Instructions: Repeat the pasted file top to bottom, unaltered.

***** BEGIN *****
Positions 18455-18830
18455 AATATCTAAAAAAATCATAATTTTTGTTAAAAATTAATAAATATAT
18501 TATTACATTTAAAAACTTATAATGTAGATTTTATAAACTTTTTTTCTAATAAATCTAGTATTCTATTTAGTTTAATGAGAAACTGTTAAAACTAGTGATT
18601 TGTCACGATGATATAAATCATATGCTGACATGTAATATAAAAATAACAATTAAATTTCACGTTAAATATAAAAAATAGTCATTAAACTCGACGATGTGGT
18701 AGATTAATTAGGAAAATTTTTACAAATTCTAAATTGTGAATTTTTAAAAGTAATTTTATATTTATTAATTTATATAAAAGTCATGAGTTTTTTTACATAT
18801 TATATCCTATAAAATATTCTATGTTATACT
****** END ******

Positions 18455-18830
18455 AATATCTAAAAAAATCATAATTTTTGTTAAAAATTAATAAATATAT
18501 TATTACATTTAAAAACTTATAATGTAGATTTTATAAACTTTTTTTCTAATAAATCTAGTATTCTATTTAGTTTAATGAGAAACTGTTAAAACTAGTGATT
18601 TGTCACGATGATATAAATCATATGCTGACATGTAATATAAAAATAACAATTAAATTTCACGTTAAATATAAAAAATAGTCATTAAACTCGACGATGTGGT
18701 AGATTAATTAGGAAAATTTTTACAAATTCTAAATTGTGAATTTTTAAAAGTAATTTTATATTTATTAATTTATATAAAAGTCATGAGTTTTTTTACATAT
18801 TATATCCTATAAAATATTCTATGTTATACT